Boosting cassava production
Thursday, August 17, 2017
by Marnus Cherry, Ministry of Agriculture

The Minister for Agriculture, Hon Ezechiel Joseph, has voiced continued support for Saint Lucia’s cassava industry as part of a wider plan to improve food security in the Caribbean region.

The minister’s comments were made earlier this year, at an inception workshop and cassava value chain cluster meeting, that was held to sensitize at least five important stakeholders—the Network of Rural Women Producers (Babonneau and Micoud Cluster), the Fond Assau Agro Processing Plant, the Bureau of Standards, the Development Bank and the Bakery Industry—of developments in the root and tuber crop (cassava) industry.

“This project came to fruition as a result of a request to the FAO for assistance in addressing processing issues in relation to the cassava crop, especially because one of the readily-available infrastructures— the Fond Assau Agro Processing Plant—had been in the retrofitting and refurbishing mode for the past six years,” the minister said. The assistance of the FAO allowed for facility upgrades to food and safety compliance standards, and the ability to accommodate the cluster groups of the Saint Lucia Network of Rural Women Producers on a full-time basis.

Deputy Permanent Secretary in the Ministry of Agriculture, Augustus Cadette, thanked the FAO for the project “Sustainable Approaches to Agribusiness and Value Chain Development of Roots and Tuber Crops in the Caribbean,” valued at US$500,000. Mr Cadette additionally expressed the ministry’s gratitude for the donation of a cassava grinding machine with the capacity to grind 1000 kilograms per hour. The DPS highlighted the benefits of automation in modern agriculture, and its efficiency in the agro processing of root and tuber crops.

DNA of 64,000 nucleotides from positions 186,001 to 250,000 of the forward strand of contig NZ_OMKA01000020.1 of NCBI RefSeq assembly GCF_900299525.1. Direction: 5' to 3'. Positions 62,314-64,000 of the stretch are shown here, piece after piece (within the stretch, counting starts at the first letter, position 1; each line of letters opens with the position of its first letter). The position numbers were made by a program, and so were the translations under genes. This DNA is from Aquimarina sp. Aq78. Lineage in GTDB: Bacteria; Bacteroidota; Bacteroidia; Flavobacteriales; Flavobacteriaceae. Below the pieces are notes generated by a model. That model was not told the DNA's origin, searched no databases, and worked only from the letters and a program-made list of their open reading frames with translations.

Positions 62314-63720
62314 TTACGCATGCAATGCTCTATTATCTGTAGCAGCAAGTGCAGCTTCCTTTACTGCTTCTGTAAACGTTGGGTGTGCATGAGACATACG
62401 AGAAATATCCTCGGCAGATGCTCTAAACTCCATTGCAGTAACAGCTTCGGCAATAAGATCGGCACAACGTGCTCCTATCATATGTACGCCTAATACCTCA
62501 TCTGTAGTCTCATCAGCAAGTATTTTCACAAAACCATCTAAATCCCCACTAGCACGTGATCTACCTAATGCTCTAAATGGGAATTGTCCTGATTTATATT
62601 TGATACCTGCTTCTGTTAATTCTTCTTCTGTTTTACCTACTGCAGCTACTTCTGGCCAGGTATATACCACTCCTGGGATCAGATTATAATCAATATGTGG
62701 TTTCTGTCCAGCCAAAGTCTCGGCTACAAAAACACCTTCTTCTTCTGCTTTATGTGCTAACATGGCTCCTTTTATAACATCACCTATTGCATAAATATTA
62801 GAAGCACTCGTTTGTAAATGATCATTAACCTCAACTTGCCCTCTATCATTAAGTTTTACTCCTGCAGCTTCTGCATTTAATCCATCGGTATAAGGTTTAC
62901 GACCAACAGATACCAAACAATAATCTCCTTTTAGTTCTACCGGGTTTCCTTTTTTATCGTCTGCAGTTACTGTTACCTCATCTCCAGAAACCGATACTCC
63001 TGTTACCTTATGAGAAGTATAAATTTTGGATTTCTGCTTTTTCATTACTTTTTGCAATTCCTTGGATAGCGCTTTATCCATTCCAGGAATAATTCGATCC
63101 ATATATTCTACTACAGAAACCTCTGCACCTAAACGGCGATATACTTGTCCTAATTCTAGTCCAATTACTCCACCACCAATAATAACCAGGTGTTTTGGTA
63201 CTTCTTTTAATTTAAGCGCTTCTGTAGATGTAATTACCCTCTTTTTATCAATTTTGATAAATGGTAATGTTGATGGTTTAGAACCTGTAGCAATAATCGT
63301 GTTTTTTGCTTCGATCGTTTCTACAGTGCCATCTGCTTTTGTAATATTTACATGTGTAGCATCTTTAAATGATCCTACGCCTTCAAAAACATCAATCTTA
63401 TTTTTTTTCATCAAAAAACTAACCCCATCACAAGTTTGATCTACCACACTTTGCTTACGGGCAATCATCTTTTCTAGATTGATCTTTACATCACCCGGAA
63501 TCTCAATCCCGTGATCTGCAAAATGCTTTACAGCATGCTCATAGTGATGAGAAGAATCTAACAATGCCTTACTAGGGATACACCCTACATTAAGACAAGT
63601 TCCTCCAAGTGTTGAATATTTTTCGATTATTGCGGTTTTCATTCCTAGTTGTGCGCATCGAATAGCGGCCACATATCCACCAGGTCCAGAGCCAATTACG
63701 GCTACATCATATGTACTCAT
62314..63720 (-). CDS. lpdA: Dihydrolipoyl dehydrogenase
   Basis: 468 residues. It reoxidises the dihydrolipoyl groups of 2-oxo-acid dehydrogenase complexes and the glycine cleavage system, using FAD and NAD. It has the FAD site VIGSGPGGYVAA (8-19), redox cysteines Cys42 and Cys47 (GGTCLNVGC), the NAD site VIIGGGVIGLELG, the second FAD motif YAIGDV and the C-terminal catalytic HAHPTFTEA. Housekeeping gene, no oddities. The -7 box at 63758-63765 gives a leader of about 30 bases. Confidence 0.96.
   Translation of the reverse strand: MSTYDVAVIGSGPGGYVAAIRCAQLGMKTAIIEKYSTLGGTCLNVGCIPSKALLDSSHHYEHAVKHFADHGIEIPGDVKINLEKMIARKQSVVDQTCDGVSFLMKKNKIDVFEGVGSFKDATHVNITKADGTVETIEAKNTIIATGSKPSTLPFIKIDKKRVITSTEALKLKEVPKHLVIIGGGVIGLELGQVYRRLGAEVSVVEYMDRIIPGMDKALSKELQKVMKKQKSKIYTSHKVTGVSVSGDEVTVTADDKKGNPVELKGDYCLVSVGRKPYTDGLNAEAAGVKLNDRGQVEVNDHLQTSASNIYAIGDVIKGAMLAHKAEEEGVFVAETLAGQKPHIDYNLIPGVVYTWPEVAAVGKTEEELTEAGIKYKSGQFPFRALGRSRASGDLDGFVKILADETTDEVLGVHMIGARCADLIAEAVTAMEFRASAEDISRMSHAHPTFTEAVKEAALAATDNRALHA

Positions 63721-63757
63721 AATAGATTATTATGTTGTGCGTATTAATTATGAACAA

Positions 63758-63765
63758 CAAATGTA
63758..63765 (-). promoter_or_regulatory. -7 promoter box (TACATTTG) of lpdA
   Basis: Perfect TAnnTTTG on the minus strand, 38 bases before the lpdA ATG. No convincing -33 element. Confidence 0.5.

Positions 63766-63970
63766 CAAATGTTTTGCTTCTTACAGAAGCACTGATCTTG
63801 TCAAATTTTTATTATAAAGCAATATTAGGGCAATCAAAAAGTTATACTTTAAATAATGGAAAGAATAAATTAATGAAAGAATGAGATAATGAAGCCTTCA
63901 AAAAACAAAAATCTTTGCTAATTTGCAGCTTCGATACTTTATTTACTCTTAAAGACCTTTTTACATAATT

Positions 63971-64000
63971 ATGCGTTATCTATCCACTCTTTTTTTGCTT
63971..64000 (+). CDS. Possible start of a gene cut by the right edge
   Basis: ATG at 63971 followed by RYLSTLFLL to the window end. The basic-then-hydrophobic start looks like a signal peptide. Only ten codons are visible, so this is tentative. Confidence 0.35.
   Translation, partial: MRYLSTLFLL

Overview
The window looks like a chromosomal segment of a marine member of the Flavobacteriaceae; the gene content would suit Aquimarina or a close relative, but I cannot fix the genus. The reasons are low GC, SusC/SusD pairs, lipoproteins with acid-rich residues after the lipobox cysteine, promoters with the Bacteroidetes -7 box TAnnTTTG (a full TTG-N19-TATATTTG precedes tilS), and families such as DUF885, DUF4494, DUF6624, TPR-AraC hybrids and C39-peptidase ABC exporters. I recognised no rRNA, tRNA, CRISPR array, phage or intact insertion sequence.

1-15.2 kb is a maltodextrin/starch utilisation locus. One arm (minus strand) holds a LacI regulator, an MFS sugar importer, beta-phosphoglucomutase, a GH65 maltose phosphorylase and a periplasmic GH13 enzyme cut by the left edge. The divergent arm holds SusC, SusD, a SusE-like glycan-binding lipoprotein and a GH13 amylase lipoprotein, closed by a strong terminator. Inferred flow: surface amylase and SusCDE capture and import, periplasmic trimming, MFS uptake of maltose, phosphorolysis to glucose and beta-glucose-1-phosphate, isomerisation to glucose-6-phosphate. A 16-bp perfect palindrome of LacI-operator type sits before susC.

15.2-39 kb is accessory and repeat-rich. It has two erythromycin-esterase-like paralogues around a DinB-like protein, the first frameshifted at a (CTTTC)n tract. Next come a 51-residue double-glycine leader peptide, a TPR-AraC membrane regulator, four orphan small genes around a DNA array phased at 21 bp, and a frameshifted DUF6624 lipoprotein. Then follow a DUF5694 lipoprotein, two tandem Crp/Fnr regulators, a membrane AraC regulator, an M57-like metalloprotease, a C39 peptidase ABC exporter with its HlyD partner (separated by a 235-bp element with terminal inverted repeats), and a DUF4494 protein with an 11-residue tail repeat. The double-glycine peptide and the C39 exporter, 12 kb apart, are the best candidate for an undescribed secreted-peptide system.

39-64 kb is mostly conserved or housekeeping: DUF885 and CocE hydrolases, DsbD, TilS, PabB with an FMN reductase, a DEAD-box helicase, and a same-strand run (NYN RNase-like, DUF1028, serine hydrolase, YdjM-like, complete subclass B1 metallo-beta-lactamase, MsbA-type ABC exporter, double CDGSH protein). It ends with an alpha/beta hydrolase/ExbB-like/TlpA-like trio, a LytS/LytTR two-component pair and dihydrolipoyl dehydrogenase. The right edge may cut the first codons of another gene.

Regional Project Coordinator for the FAO, Vermaran Extavour, stressed the importance of cassava as a food security crop, as is the present case at the CARICOM level.

“Cassava is the prioritized commodity for this project, and currently results in a two percent reduction on the food import bill within CARICOM,” she said. “Saint Lucia, as one of these CARICOM countries, must continue to contribute to the import bill’s further decline.”

She added that at the culmination of the project, Saint Lucia will be equipped to apply a value chain mindset toward the sustainable functioning of its Root and Tuber Crop Industry.

The Ministry of Agriculture, Fisheries, Natural Resources and Cooperatives collaborated with the Food and Agriculture Organization (FAO) on the project. The project envisions helping the root and tuber crop stakeholders (the local cassava industry) upgrade processing capacity and participate in value chain developmental activities.

Capacity building and technical assistance for the workshop were provided by IICA and CARDI, respectively. CARDI, alongside the Extension Division of the Ministry of Agriculture has been providing and categorizing at least three cultivars needed for niche market development.

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